CAME TO STAY Addressing the Parliament on March 17, Interior Minister Vakhtang Gomelauri said against earlier claims of the government that 12,638 Russian citizens have arrived and stayed in Georgia since Russia began the war in Ukraine. The information he gave came in contrast to earlier government claims denying the Russian influx against public perceptions and worries regarding the possible negative impact of the trend. But Gomelauri’s revelations were not the first sign that authorities were keeping an eye on the new visitors: media had reported before that newly-arrived Russian citizens have been apparently subjected to checks from Georgian security services.

RFE/RL Tbilisi bureau, citing its interviews with Russian visitors, said people from State Security Service started knocking on hostel doors to ask the Russian guests routine questions about their identities, activities, visits, check their social media and want to know what the guests think about the situation in Ukraine. The right answer to that question? We don’t know.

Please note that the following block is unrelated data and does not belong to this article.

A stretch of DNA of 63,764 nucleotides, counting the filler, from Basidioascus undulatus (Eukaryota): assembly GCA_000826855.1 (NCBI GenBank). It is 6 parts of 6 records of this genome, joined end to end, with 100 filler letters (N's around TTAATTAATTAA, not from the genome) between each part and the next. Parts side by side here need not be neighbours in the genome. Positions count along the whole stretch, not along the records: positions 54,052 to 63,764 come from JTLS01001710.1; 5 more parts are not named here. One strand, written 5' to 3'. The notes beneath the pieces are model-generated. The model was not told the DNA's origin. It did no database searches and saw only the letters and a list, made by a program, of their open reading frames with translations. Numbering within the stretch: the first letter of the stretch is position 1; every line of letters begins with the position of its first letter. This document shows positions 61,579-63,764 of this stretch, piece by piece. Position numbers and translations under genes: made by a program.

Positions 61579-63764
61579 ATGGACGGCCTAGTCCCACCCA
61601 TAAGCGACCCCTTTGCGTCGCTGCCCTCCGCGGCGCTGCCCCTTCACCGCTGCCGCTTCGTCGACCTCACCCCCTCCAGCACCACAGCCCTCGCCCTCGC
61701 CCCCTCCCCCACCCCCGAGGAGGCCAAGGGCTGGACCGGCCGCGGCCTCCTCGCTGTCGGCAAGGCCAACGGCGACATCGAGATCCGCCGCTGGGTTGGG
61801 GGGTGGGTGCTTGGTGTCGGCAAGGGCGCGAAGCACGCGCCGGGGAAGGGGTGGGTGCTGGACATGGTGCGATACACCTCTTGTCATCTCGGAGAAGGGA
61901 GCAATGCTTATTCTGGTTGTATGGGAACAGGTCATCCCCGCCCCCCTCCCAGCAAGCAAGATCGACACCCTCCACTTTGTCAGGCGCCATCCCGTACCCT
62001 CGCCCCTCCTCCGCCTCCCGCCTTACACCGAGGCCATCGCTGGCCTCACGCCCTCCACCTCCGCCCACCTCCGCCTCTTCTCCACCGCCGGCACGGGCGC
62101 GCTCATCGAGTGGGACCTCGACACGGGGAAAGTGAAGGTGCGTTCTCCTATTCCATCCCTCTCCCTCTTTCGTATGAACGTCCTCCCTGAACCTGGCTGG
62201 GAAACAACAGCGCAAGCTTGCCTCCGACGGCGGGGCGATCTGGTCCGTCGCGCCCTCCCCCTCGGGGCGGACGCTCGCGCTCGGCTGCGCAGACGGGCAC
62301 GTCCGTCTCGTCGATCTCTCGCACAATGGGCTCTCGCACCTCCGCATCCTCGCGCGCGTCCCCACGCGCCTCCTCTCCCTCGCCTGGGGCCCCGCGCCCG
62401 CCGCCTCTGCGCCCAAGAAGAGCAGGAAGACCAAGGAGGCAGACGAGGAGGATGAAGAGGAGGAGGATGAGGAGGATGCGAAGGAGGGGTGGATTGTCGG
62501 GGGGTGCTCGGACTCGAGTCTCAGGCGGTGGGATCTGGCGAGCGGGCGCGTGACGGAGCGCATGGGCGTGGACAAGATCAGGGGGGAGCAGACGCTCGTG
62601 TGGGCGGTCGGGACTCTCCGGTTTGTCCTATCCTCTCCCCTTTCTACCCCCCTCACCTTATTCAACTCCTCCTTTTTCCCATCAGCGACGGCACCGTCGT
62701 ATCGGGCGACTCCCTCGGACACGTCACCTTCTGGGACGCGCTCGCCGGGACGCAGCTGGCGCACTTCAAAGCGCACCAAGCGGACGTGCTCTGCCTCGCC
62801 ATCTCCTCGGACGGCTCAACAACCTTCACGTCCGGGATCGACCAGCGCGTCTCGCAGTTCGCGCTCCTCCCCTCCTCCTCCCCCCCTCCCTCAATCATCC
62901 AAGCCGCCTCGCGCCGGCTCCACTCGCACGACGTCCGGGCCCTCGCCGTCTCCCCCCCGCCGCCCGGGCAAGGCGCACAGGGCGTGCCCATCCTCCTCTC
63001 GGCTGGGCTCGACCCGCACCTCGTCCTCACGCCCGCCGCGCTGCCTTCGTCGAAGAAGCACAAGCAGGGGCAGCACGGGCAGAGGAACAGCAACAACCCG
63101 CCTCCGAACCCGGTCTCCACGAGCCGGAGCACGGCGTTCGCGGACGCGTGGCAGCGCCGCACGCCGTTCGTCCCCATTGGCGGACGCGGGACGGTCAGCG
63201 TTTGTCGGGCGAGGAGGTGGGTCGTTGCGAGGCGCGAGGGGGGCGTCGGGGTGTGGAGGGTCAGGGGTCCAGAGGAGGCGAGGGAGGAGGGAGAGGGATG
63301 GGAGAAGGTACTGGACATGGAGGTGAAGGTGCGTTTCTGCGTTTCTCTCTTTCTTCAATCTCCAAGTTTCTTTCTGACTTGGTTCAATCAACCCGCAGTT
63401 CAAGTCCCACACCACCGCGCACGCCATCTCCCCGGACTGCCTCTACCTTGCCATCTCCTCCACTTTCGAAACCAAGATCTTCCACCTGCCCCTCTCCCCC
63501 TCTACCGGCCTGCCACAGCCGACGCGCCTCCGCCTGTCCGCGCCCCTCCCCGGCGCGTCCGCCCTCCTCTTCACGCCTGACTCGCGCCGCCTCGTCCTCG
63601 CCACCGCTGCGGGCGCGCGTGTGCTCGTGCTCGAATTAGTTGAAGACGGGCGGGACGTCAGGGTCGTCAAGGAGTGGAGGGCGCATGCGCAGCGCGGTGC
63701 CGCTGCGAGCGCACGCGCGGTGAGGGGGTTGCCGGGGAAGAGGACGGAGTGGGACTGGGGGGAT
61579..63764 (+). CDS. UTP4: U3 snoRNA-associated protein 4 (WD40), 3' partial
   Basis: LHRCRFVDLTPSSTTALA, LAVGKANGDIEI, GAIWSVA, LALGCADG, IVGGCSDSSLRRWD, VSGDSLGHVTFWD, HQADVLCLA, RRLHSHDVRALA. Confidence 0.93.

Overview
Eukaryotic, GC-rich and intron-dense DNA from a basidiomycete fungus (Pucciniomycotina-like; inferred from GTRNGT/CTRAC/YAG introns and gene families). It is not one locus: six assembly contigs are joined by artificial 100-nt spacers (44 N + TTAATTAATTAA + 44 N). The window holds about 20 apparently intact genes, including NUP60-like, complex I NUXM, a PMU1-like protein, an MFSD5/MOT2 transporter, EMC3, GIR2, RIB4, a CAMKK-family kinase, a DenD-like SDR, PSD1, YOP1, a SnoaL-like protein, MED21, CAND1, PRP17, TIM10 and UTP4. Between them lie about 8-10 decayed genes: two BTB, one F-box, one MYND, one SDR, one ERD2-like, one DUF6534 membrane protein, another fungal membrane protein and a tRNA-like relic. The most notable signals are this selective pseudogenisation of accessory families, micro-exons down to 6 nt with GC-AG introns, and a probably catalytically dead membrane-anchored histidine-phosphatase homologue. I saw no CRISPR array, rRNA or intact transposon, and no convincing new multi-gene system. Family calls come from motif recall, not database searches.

PROVE YOUR LOVE Latest in Ukraine-inspired domestic rows in Georgia: seemingly fascinated by a series of powerful video addresses of the Ukrainian President Volodymyr Zelenskyy to legislatures of various Western countries, Georgian opposition now wants some of that energy in their parliament too. It was Lelo for Georgia party that proposed to invite Zelenskyy to go live in the legislative body, as proof of Georgia’s true support for Ukraine, among others. But UNM’s Khatia Dekanoidze made things look quite real by claiming that the Ukrainian President is ready to find the time if such an offer comes from Tbilisi. The Georgian Dream so far looks unimpressed, with MP Mamuka Mdinaradze saying it is not up to MP Dekanoidze to settle a presidential video address. The discussion remains open and who knows, the hearts may change.

That’s the full lid for today. Join us every Tuesday and Friday for the incisive coverage of Georgia’s political life.